Voting at Bates and Maine

The Harward Center encourages Bates students to register to vote.

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In less than a week, on Tuesday, November 8th, citizens around the country will be heading to their local polling places to cast their vote for the next President of the United States of America.

If you’re not registered, it is not too late to vote. Bates Students can register on election day at the polling place, which is the Lewiston Armory. The Lewiston Armory is down the street from the new dorms right off campus at 65 Central Avenue. If you live on campus all you need to do is bring your social security number and your Bates ID. If you live off campus you still need to bring your social security number and your Bates ID, but you must also bring a piece of mail you have received that has your Lewiston street address, such as a bill. If you are already registered in Maine, bring your social security number and a photo ID to insure that there will be no confusion about your registration. As Maine State Representative Peggy Rotundo said, “Every Bates student who is not voting somewhere else has the absolute right to vote!” Despite this right, in 2012 only 42% of Bates students voted, compared to the nationwide 57.5% voter turnout rating.

Maine is one of only two states (Nebraska is the other) that has the potential to split its electoral votes. According to the National Archives and Records Administration, two of Maine’s electoral votes are awarded by Congressional District and the final two are distributed by the state’s “at-large” vote. The Lewiston/Auburn area is a part of Maine’s second Congressional District where there are regularly very thin margins of victory. In state and local elections there are often recounts resulting in the winner receiving less than 100 votes more than their opponent.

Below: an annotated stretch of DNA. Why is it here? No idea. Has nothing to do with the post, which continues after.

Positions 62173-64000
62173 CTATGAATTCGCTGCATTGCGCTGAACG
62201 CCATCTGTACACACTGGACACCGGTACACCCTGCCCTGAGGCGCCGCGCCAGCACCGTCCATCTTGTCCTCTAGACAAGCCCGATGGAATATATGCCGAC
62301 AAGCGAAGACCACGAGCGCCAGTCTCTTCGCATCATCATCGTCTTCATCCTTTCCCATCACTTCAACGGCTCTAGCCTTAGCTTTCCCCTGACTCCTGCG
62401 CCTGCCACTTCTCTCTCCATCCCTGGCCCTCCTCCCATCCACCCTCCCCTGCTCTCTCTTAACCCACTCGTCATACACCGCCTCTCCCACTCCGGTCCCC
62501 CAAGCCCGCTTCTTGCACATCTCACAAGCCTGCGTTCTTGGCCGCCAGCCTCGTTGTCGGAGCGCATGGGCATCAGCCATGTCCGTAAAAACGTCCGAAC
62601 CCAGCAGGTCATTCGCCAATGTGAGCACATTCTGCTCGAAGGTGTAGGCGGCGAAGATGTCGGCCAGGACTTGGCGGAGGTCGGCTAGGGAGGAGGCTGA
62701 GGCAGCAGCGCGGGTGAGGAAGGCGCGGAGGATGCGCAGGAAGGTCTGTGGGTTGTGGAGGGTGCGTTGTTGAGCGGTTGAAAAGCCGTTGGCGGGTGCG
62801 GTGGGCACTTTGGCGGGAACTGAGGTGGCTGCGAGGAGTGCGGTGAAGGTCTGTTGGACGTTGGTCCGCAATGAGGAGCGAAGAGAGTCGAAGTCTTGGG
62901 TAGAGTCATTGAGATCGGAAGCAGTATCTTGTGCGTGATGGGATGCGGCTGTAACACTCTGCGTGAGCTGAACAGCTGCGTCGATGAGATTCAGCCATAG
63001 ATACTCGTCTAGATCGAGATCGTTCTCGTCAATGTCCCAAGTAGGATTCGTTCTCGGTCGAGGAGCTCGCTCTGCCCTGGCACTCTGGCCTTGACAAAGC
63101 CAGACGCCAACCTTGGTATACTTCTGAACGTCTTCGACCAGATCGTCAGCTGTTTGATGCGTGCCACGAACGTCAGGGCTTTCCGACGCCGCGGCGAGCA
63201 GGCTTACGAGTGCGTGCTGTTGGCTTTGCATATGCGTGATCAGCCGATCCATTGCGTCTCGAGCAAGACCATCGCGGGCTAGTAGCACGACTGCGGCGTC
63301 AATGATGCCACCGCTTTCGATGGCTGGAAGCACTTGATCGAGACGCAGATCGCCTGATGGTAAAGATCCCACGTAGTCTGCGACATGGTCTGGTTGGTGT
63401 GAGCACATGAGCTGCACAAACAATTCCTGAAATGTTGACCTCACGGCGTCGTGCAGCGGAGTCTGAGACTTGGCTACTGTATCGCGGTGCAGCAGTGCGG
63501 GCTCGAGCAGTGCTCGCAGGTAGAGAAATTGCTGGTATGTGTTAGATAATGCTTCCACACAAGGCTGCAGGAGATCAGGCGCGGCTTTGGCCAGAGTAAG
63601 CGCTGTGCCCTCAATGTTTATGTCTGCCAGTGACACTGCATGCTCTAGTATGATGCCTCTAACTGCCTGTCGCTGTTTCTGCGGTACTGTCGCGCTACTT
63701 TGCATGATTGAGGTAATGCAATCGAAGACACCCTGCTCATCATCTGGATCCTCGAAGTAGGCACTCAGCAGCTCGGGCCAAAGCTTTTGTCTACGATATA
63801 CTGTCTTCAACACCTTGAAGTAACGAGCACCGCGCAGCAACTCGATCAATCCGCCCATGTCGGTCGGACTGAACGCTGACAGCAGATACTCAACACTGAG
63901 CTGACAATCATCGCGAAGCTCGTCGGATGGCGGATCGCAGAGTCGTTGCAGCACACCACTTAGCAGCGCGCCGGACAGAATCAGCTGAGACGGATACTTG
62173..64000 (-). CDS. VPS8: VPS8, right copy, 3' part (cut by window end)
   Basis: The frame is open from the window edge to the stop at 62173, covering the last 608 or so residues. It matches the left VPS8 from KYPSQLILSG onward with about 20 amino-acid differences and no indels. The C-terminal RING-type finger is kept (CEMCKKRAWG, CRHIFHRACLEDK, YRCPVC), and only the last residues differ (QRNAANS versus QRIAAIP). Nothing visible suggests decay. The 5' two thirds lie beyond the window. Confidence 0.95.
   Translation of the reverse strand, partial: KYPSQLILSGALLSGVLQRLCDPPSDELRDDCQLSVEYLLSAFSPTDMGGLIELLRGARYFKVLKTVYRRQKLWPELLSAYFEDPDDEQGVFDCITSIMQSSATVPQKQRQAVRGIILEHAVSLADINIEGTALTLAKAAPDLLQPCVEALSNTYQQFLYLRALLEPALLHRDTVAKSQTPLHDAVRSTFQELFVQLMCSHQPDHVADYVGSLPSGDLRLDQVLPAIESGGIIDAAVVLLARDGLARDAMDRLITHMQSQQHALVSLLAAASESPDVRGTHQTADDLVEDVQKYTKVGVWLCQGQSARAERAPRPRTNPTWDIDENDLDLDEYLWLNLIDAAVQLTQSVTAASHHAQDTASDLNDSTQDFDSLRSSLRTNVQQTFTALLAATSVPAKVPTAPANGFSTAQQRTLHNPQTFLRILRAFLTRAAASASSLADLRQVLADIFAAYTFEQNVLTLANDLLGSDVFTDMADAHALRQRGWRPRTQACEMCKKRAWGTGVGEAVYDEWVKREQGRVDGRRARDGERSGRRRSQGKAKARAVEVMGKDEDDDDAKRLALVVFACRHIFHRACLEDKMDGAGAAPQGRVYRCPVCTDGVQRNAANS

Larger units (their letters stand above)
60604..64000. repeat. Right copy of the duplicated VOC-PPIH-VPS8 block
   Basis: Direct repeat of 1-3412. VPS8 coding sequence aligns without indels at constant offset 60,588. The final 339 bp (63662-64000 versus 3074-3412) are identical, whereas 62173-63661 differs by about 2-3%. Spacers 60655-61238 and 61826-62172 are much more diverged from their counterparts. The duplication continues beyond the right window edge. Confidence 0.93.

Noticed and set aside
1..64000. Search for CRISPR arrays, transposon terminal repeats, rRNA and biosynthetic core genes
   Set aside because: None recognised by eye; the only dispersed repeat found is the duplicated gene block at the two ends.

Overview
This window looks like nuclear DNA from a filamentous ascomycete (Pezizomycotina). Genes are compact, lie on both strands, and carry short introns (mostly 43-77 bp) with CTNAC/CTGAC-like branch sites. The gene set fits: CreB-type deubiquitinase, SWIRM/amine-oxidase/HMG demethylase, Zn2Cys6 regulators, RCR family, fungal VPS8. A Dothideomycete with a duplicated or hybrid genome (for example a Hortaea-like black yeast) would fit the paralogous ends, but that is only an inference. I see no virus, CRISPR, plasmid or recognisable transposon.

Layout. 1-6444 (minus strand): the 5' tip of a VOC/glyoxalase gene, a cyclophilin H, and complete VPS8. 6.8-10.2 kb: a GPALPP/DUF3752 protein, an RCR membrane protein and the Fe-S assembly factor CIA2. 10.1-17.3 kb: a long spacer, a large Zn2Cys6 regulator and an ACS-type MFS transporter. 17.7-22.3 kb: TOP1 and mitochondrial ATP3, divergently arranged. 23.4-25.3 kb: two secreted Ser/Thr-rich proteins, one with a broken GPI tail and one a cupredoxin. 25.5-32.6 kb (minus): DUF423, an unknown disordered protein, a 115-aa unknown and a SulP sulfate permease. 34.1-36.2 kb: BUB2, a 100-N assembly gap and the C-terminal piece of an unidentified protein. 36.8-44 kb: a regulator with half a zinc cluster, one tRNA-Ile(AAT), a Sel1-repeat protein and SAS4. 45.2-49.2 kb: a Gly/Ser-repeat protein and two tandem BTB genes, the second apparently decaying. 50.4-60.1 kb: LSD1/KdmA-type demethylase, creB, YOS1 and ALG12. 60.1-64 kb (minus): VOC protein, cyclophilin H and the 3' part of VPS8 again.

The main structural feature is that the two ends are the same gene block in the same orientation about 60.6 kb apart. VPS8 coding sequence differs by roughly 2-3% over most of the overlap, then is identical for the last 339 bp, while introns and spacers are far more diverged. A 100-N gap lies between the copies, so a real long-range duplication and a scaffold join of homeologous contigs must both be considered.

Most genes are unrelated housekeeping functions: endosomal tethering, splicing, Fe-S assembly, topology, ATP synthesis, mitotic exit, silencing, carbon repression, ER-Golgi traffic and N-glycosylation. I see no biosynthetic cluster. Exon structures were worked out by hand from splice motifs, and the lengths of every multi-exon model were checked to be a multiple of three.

Maine’s system of splitting the electoral vote increases the weight of each individual vote, especially in such a highly contested district. Furthermore, within this system there is the potential for three different candidates to receive electoral votes. Therefore, regardless of whether you are voting for the Democratic or Republican nominee or a third party candidate, your voice will be heard.

In this election there is more at stake than just who the next President will be. If you are registered to vote in Maine you will also have the option to vote for Republican incumbent Bruce Poliquin or Democratic challenger Emily Cain in their race to represent the Maine’s second Congressional District. The other elections included on the ballot are for Register of Probate, County Commissioner, State Senator, and Legislative Representative.

Finally, there are six referendum questions registered voters in Maine get to weigh in on. The first is over the legalization of Marijuana; the second is about taxing individual income of over $200,000 a year to create a state fund for K-12 education; the third is about closing the gun-show loophole; the fourth is about raising the minimum wage; the fifth is about rank choice voting; and the sixth is about improving Maine infrastructure.

There are a wide variety of issues at stake in the election coming up on Tuesday, November 8th. Maine has made it very easy for Bates students to make their voices heard in this election. If you are not registered, it is not too late! If you have any questions, reach out to the Brenna Callahan ‘15 (bcallaha@bates.edu).

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